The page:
Check out my new blog Beaver Dams, Lodges, Ponds and Ingenuity

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Click here for a Short Course on Beavers: a brief summary of what beavers do

I've been watching beavers in the swamps on Wellesley Island in the St. Lawrence River since 1994. I'd like to do two things with this web page: in a link I call BeaveReality I'll give you as complete an idea of how beavers live as I am able to do based on my own experiences in the swamp ponds I roam , and in a link I call Beaver Lore I'll share my reactions to other books and articles about beavers or that mention beavers.

Like a beaver, I'll build these links a little at a time

As I describe my own experiences I'll pack in as many images as I can, but only photos that I took myself, or to be more precise that I lifted from the video record I keep of the beaver ponds I watch. So the photos may not be of the highest quality. Also I'm not much interested in solving the problems beavers are accused of causing, except that I might reconcile you to the beauty of fallen and dead trees, and flooded fields and forests.

What you'll find at BeaveReality       What you'll find at Beaver Lore
Beaver behavior       my reaction to the book Lily Pond
Beavers and Trees       Morgan's American Beaver
dams       Martin's Castorologia
canals       Dugmore' Romance of the Beaver
ponds       Mill's In Beaver World
lodges       Buffon's chapter on Beavers
a story about beavers       Calvin Martin on Beavers and Indians
beaver activity around a hole in the ice       James Fennimore Cooper's Beavers
        Scientific paper on Beavers and Trout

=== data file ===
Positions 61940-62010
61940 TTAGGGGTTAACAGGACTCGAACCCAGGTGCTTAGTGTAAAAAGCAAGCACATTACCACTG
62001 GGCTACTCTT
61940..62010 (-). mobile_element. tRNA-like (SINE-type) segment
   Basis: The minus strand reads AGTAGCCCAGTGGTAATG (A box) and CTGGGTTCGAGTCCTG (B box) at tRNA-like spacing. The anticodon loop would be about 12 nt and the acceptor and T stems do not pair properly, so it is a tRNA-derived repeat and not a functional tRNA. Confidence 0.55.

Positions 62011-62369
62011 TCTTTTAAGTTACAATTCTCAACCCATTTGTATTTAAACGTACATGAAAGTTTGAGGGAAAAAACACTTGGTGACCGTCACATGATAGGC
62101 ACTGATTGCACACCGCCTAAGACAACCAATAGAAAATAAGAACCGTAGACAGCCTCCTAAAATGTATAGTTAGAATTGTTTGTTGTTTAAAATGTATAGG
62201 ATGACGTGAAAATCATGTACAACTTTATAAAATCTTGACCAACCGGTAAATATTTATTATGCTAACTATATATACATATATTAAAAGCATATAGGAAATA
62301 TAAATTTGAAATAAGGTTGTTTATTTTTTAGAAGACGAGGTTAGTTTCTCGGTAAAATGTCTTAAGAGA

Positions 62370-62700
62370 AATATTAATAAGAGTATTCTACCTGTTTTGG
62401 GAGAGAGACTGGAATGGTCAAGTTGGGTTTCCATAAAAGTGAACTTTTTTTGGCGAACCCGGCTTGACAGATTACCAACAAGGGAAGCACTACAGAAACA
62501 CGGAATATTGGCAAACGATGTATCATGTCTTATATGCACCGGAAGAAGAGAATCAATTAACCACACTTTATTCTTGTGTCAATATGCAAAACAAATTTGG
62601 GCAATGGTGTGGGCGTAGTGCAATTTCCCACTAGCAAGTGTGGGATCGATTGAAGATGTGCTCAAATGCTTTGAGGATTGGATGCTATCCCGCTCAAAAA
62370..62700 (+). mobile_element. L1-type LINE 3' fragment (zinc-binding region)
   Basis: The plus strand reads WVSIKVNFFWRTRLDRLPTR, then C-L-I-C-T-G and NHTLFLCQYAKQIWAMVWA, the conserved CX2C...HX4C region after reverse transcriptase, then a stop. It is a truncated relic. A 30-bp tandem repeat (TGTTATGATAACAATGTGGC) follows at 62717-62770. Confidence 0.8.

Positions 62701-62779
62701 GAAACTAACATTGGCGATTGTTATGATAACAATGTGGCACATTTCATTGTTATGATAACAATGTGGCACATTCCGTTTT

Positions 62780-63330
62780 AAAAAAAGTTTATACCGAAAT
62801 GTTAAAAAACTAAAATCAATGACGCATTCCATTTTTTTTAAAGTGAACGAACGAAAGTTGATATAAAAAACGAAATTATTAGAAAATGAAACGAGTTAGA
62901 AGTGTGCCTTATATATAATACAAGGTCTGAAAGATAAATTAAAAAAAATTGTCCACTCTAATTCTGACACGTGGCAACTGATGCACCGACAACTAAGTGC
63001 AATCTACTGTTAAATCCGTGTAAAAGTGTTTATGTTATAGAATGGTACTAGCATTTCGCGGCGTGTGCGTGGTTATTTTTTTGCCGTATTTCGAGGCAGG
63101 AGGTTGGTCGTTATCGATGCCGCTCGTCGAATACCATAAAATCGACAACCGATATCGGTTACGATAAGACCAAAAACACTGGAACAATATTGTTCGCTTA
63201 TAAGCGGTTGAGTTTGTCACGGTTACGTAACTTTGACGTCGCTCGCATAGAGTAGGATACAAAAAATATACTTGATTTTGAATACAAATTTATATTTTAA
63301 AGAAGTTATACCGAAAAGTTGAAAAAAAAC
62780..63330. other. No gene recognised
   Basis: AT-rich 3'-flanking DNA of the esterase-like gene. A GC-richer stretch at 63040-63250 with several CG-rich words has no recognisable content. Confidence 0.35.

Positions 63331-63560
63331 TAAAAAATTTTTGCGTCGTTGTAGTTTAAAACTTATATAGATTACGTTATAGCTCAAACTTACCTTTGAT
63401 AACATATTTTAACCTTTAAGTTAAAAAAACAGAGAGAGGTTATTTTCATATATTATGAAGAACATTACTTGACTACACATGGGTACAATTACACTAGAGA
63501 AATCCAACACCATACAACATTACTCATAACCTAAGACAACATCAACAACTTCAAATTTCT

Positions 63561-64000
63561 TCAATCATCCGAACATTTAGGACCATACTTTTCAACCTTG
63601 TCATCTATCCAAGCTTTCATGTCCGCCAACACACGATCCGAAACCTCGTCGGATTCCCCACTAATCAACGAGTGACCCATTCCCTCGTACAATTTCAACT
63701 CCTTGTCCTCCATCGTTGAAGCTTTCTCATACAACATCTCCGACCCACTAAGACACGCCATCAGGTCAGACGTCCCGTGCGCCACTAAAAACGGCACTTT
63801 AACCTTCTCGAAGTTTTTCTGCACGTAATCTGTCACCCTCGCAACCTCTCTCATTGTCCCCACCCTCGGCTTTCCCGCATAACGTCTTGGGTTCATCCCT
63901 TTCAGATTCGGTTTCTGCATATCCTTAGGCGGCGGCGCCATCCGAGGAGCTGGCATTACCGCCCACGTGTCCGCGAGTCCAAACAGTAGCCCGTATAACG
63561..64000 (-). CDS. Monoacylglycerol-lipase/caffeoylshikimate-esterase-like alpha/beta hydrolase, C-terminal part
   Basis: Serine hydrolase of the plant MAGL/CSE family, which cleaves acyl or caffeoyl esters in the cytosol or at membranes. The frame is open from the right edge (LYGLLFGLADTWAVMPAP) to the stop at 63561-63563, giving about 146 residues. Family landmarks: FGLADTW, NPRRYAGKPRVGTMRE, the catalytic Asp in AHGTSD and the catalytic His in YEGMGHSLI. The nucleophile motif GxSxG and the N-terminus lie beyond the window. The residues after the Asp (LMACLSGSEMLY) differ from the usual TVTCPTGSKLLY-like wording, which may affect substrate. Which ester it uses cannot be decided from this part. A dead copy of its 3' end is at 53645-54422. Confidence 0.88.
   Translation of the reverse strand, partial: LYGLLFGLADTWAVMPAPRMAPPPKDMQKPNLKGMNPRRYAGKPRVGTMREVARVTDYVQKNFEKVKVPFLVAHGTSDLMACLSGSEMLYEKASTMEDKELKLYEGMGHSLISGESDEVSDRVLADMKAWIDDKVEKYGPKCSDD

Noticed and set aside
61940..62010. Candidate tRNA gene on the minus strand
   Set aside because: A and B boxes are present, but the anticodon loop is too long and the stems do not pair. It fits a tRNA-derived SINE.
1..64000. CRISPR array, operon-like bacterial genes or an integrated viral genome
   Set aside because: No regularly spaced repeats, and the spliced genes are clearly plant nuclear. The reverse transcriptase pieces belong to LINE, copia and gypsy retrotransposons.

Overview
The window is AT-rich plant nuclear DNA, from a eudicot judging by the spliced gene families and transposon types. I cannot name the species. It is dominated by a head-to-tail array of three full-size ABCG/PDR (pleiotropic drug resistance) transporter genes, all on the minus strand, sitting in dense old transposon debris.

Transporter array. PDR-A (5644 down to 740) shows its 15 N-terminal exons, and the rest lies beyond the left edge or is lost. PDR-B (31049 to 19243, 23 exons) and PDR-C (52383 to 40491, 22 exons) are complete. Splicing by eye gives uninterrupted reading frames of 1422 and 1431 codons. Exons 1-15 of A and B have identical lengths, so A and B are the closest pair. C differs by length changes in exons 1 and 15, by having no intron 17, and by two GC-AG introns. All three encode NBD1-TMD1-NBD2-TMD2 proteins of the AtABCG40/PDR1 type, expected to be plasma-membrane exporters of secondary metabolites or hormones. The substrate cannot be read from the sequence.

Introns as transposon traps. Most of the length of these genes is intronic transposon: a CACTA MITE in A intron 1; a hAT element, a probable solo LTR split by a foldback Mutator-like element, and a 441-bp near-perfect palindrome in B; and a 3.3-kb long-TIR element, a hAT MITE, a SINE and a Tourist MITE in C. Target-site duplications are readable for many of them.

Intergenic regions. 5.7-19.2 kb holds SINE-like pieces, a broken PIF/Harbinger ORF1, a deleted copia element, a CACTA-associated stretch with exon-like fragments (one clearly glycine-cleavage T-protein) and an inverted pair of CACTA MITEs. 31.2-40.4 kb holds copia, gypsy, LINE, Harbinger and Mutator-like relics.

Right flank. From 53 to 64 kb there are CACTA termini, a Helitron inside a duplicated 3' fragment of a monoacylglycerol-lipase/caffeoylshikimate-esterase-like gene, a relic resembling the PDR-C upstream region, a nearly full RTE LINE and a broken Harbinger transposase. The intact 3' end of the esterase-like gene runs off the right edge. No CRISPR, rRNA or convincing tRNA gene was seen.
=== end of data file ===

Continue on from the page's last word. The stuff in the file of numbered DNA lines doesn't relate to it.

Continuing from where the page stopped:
Paper on the Beaver-Meadow Complex
        Paper on Beavers and the Nitrogen Budget
        more, including Beavers in the Jesuit Relations

A Little Beaver Philosophy

Beavers get a lot of work done in a way completely the opposite of the way we humans go about our tasks. We are more akin to the lower animals, say ants, and fret that nothing will get done unless there is regimentation and planning. It is one-two-three and we all pitch in at once, be it a hundred spadefuls, a hundred chops or a hundred roars from the guns. The beaver has a curious way of rotating through all the activity around the pond. I will see a beaver gnawing on a tree trunk, usually no longer than ten minutes, and then it will move off into the pond and go down to another tree. Another beaver will come to the tree the other beaver left and start gnawing on it. A beaver, in our terms, is not individually a good worker. But all beavers seem inordinately curious about all work. They can't resist picking up where another beaver has left off. Consequently the beavers as a group get a great deal of work done.

So take a bite:

BeaveReality Beaver Lore

Click here to read my nature journal with photos that gives weekly updates on my observations of beavers.

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